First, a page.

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T e c h n i q u e s o f . ..

VOLUMETRIC
ANALYSIS
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2 Volumetric analysis

VOLUMETRIC ANALYSIS

Scope Volumetric analysis is a practical technique whereby one uses reacting volumes to analyse and
calculate a variety of unknown values.

It can be used to find the ... • concentration of a solution


• molecular mass of a substance
• percentage purity of a substance
• formula of a substance
• percentage composition of an element present
• stoichiometry of an equation

In order to obtain accurate results, one needs to carry out each titration with precision. The
following notes describe the various operations and techniques involved in volumetric analysis. A
guide to the different types of titration and to the calculations involved is also included.

Apparatus It is essential that all apparatus used in volumetric analysis is free from any contamination. In most
cases it is not necessary to have dry apparatus as long as it has been rinsed thoroughly with the
purest form of water available (usually de-ionised or distilled water). In all cases, apparatus will not
be accurate unless it is used correctly.

Graduated equipment such as burettes, pipettes and graduated flasks must not be rinsed with hot
water otherwise they will no longer be accurate. Check the information marked on them.

Burette The burette is a device for accurate delivery of variable amounts of liquid within its range.

before use Rinse the inside of the burette with distilled water, including the portion below the tap, and tip the
washings away; repeat this procedure. This procedure cleans the burette of any impurities that
may have accumulated when not in use. Now pour in a small amount of the solution to be used in
the burette. Rotate the burette in an almost horizontal position so that the liquid washes all of the
inside then let it all drain out through the tap. The burette can then be filled with the solution to a
point above the top gradation. Open the tap and let some solution drain out so that the top of the
liquid column is within the scale and the section below the tap is completely filled with solution.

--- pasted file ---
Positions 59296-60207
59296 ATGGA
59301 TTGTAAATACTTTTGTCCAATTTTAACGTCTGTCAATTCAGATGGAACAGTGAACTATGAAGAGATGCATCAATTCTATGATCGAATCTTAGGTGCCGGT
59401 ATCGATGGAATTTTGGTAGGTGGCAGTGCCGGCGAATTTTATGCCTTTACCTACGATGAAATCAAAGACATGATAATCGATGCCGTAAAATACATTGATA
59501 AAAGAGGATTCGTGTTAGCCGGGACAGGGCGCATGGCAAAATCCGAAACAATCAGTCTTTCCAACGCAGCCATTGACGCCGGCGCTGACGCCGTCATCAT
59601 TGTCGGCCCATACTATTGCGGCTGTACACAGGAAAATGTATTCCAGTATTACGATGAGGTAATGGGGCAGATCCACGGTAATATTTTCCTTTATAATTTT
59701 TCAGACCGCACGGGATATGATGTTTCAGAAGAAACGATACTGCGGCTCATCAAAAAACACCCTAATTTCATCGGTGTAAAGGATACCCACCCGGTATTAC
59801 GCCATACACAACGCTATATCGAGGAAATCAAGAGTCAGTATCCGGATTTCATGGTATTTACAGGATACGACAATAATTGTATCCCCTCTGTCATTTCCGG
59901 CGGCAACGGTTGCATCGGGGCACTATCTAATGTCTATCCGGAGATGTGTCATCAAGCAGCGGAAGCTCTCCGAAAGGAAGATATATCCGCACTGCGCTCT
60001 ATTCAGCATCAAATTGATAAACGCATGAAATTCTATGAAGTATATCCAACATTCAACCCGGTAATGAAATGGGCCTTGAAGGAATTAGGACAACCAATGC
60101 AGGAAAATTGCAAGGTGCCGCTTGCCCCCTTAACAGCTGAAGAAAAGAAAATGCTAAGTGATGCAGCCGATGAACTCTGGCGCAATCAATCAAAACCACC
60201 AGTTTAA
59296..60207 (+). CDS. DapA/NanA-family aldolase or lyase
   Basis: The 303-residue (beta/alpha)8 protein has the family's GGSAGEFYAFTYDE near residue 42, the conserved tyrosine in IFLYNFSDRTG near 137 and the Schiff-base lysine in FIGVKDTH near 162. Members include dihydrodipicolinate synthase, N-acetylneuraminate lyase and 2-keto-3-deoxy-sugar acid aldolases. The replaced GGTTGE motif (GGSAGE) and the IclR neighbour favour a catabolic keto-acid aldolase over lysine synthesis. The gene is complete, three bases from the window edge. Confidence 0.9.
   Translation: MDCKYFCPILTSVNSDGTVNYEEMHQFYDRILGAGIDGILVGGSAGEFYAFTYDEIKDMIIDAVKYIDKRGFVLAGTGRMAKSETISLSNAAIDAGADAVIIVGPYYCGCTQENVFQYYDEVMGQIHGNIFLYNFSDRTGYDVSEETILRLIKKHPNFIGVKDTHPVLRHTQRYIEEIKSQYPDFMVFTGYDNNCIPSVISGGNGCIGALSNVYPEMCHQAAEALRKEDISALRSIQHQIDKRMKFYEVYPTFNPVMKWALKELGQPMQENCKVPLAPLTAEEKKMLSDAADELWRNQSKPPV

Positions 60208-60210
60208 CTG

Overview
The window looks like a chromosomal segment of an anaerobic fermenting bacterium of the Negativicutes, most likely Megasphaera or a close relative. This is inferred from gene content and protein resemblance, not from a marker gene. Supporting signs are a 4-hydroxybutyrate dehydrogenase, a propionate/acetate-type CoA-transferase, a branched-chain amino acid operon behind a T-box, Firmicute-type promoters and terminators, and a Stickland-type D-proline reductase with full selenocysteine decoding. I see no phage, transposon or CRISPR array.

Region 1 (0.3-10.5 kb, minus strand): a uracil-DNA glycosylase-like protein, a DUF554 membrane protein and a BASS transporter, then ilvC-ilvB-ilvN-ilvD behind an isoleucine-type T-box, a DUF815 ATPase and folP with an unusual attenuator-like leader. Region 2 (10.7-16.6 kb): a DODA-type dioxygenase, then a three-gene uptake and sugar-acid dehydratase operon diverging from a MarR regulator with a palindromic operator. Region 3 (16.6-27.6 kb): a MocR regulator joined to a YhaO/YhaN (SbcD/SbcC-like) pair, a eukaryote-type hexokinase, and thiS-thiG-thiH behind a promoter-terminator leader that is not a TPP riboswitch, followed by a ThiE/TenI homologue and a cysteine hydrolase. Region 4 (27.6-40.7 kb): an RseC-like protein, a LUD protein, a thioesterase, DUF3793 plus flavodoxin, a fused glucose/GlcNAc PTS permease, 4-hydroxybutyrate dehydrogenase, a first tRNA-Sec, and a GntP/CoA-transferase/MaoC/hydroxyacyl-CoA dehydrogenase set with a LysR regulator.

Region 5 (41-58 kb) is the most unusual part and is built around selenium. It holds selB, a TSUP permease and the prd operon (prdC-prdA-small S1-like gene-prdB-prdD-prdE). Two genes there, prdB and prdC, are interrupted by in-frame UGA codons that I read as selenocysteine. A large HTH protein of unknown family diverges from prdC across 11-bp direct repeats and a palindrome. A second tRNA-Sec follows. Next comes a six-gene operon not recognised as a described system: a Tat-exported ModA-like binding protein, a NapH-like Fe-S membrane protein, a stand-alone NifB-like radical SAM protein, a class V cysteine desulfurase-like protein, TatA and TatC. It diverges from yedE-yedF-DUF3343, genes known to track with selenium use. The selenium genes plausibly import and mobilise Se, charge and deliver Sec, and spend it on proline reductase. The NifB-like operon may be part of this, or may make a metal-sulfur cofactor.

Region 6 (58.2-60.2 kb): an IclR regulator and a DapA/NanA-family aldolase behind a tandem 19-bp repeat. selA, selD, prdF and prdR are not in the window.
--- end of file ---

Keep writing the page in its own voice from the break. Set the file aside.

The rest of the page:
Check to see that there aren’t any air bubbles.

operation Read the burette to two decimal places; the second decimal place can 2.0
be estimated. The normal method is to read the bottom of the
meniscus (see diagram) but if the solution is dark coloured such as
potassium manganate(VII), one reads the top of the meniscus.
Always read the level against a constant background; you will see
different positions for the meniscus if you don’t. Traditionally, one
operates the tap with ones left hand and agitates the flask with the
right. The tip of the burette is placed just below and inside the rim of
the conical flask. Near the end point the solution has to be added by
the drop, any solution clinging to the jet can be washed into the flask 3.0
using distilled water.

after use Discard any remaining solution then rinse out thoroughly with water. Loosening the tap a small
amount allows water to rinse away any solution trapped inside. Certain solutions can cause
problems if left in the burette ...

sodium hydroxide can cause glass parts to “seize up” so prior to rinsing with
water, add a small amount of dilute hydrochloric acid.

potassium manganate(VII) leaves a brown stain if not completely removed. Add some
acidified hydrogen peroxide solution before rinsing with water.
Volumetric analysis 3

Pipette A pipette is designed to deliver only one volume accurately; the value is stated
on the bulb of the pipette. Always use a special filler for drawing liquid into a
pipette NEVER USE YOUR MOUTH.

before use As with burettes, rinse twice with distilled water by drawing a small amount into
the pipette and rotating it to wash all the inside. Discard both washings. Draw a
small amount of the liquid to be used into the pipette and repeat as with water.

operation Using the filler, draw sufficient liquid into the pipette until the level is above the
mark then carefully allow it to run out until the bottom of meniscus is exactly on
the mark. This can be done by using the special tap on the filler or by detaching 25ml

the filler and controlling the descent with a thumb or fore-finger. If the level falls
below the mark, draw more liquid back into the pipette.

Without letting any liquid drain out, place the tip of the pipette into the mouth of a
clean (rinsed out with distilled water) conical flask and allow the solution to drain
into the flask (NEVER BLOW OR FORCE THE LIQUID OUT). You will notice
that a small amount of liquid is left in the jet. Carefully touch the jet onto the